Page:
What is the point of the Book of Exodus? What is the most important event contained in the book?
Early in the book, when Moses complained to God that He was not acting on behalf of Israel, God graciously responded:
Ex. 6:1 Then the LORD said to Moses, “Now you will see what I will do to Pharaoh: Because of my mighty hand he will let them [the Israelites] go . . . .
Ex. 6:2 God also said to Moses, “I am the LORD. 3 I appeared to Abraham, to Isaac and to Jacob as God Almighty, but by my name the LORD I did not make myself known to them. 4 I also established my covenant with them to give them the land of Canaan, where they lived as aliens . . . and I have remembered my covenant.
Ex. 6:6 “Therefore, say to the Israelites: ‘I am the LORD, and I will bring you out . . . I will take you as my own people, and I will be your God. Then you will know that I am the LORD your God . . . 8 And I will bring you to the land I swore with uplifted hand to give to Abraham, to Isaac and to Jacob. I will give it to you as a possession. I am the LORD.’”
Certainly the above passage clearly links the events of the Exodus with the Promise that God had made to Abraham, Isaac, and Jacob.
But quick, what is the most important event found in the book of Exodus? The Burning Bush incident? The 10 Plagues? The first Passover? The Crossing of the Reed Sea? The giving of the Law at Mount Sinai? I believe that the answer is found after you plow through 13 (boring?) chapters describing the details of how the Tabernacle was supposed to be constructed.
I believe, in spite of all the highlights, that the book of Exodus climaxes with the construction of the Tabernacle (chapter 40) and God coming to reside with His people.
Ex. 40:34 . . . the cloud covered the Tent of Meeting, and the glory (כָּבוֹד kâvôd)of the LORD filled the tabernacle. 35 Moses could not enter the Tent of Meeting because the cloud had settled upon it, and the glory (כָּבוֹד kâvôd) of the LORD filled the tabernacle.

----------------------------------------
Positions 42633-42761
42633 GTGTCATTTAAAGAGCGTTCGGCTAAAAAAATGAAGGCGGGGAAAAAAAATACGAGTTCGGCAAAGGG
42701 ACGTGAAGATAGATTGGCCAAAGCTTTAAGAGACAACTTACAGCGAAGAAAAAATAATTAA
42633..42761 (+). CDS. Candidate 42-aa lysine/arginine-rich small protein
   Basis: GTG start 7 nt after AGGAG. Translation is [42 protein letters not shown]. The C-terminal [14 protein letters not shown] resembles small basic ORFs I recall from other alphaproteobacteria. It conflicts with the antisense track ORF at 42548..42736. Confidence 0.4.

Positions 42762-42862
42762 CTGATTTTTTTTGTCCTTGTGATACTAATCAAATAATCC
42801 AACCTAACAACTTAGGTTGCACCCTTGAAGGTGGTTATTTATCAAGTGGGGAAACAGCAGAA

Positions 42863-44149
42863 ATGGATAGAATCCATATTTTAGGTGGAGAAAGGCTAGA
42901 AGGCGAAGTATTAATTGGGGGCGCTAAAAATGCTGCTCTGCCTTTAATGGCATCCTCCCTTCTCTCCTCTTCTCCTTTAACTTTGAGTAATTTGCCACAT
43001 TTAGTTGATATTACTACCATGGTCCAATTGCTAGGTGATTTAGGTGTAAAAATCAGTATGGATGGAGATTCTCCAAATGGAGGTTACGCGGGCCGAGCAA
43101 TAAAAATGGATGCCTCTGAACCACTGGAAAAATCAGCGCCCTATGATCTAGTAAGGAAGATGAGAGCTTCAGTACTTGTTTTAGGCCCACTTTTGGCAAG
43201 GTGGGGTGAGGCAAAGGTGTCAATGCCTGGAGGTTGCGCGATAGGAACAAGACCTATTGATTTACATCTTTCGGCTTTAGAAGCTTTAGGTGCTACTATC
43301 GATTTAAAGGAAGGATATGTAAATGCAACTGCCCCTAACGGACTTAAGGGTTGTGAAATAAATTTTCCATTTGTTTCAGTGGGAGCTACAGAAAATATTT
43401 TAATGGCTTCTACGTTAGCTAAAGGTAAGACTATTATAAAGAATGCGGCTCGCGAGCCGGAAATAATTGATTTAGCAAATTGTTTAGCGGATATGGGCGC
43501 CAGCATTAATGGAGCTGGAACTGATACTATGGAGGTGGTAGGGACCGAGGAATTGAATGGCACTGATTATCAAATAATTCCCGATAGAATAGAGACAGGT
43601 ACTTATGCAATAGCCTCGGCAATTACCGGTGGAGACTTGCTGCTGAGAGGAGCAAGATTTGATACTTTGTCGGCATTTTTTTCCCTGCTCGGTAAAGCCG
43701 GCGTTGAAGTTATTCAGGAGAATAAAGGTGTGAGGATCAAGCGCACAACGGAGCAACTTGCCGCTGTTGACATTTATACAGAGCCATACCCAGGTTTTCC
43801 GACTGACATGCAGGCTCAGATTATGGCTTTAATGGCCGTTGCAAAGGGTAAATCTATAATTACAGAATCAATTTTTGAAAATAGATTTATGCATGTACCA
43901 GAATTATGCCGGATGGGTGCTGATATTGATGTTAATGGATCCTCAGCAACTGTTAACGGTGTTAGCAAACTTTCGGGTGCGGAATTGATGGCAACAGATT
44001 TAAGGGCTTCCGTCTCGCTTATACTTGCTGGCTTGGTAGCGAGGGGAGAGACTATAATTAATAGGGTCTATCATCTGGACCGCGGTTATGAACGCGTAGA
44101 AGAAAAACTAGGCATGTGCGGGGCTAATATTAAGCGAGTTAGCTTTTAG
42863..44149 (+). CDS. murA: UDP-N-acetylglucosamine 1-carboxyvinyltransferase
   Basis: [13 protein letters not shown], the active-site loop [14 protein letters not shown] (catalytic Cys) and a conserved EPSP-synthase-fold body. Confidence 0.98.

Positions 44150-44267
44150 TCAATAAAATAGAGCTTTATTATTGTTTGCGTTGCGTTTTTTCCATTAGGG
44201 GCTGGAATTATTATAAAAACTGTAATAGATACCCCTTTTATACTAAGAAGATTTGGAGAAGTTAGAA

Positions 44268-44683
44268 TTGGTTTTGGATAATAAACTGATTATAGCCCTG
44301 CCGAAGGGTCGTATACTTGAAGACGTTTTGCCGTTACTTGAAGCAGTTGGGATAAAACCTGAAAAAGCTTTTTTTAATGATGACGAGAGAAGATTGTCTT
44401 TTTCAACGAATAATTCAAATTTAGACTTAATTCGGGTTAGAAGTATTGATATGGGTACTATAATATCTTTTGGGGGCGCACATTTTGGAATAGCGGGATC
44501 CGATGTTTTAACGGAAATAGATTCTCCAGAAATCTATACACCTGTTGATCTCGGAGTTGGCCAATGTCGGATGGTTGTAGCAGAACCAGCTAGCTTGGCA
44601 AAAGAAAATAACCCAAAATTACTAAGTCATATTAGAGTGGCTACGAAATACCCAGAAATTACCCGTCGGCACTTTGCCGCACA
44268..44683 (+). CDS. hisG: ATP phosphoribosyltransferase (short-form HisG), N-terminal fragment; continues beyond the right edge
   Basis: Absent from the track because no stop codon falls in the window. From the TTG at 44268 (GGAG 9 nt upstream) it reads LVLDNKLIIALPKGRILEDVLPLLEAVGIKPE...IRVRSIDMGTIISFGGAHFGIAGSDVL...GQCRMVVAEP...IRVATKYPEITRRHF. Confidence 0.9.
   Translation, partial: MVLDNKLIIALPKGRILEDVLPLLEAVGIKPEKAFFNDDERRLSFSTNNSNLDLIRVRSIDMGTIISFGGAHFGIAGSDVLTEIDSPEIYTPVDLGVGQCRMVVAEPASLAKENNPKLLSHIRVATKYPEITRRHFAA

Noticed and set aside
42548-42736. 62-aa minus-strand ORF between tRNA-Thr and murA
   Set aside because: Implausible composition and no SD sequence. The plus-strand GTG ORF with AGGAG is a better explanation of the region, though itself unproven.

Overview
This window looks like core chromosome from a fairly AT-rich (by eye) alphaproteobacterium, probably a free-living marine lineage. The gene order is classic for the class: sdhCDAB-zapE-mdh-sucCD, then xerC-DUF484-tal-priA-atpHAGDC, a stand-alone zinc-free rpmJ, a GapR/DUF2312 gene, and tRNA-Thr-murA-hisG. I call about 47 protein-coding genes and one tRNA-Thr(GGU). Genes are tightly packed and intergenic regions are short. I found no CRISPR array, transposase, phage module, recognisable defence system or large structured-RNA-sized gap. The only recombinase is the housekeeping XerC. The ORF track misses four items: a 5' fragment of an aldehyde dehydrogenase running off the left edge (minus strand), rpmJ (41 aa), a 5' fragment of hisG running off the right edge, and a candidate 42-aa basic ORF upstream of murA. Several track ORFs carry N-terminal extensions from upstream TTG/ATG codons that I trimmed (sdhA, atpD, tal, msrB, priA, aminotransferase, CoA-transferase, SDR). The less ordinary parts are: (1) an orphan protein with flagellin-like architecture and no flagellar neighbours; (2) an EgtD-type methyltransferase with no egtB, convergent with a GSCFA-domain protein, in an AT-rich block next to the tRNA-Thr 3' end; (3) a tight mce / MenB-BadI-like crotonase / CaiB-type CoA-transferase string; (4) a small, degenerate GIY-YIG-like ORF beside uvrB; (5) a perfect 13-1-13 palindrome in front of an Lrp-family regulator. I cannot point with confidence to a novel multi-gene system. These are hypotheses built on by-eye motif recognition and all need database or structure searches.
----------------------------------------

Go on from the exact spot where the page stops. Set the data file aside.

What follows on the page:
What in fact is the glory (כָּבוֹד kâvôd) of the LORD”? The basic meaning of the Hebrew word for glory has to do with “heaviness, and weight“—not luminosity as many think (see C.S. Lewis below). In other words, the heavy, weighty, all encompassing, presence of the True and Living God came to “dwell” in the Tabernacle! God was now dwelling with His people!
And what do we find in Leviticus? We find specific instructions as to where the priests, the Levites, and all the Israelites were to camp around the Tabernacle (Leviticus 2–3). Putting this together, God was now dwelling with His people who were arranged around His “Tabernacle/Dwelling” to live their lives in His Presence! Now what were they supposed to do? They were to live their lives in the Presence (kâvôd) of God, worshiping and obeying Him. This is exactly what God had intended for humanity in Eden!! All the potential for returning to God’s original “Edenic” intention is here!
Take Away: God’s Presence is enthroned above the ark of the covenant in the Tabernacle. God’s People are gathered around it. God is Providing for his people (think manna and water). God is Protecting His people (think Reed Sea and going before them in the cloud and pillar of fire). God is Ruling His people (think commandments). And God has provide a way for Restoration/Atonement when His people sin (think altar for sacrifices). Question: In what way are these items related to Jerusalem during the days of the First Temple (Solomon’s Temple)?
Next Monday — more from the Pentateuch/Torah as we consider the biblical theology of Jerusalem.
As an aside, please note that God did NOT “liberate” random slaves to merely become “liberated”! The Israelites were not liberated to become capitalists. Not liberated to become socialists. Not liberated to become Marxists. But “liberated” to become the People of the True and Living God, people who worship only Him (Deut 6:4) and who live their lives in His Presence in worshipful obedience!
C. S. Lewis‘ 1942 sermon “The Weight of Glory” is correctly titled but in the sermon he says/writes “Either glory means to me fame, or it means luminosity.” See conveniently his book The Weight of Glory. BUT “Means to me” is not a criterion to seek the meaning of a word—Hebrew lexical studies (in context) win out! Although not the exclusive meaning of kâvôd, you will be pleasantly surprised when you substitute “the heavy, weighty Presence of God” for kâvôd “glory” in many places.
For the pivotal importance of Exodus 5:22–6:8 see Martens, Elmer A. God’s Design — a Focus on Old Testament Theology. Baker: Grand Rapids, 1981.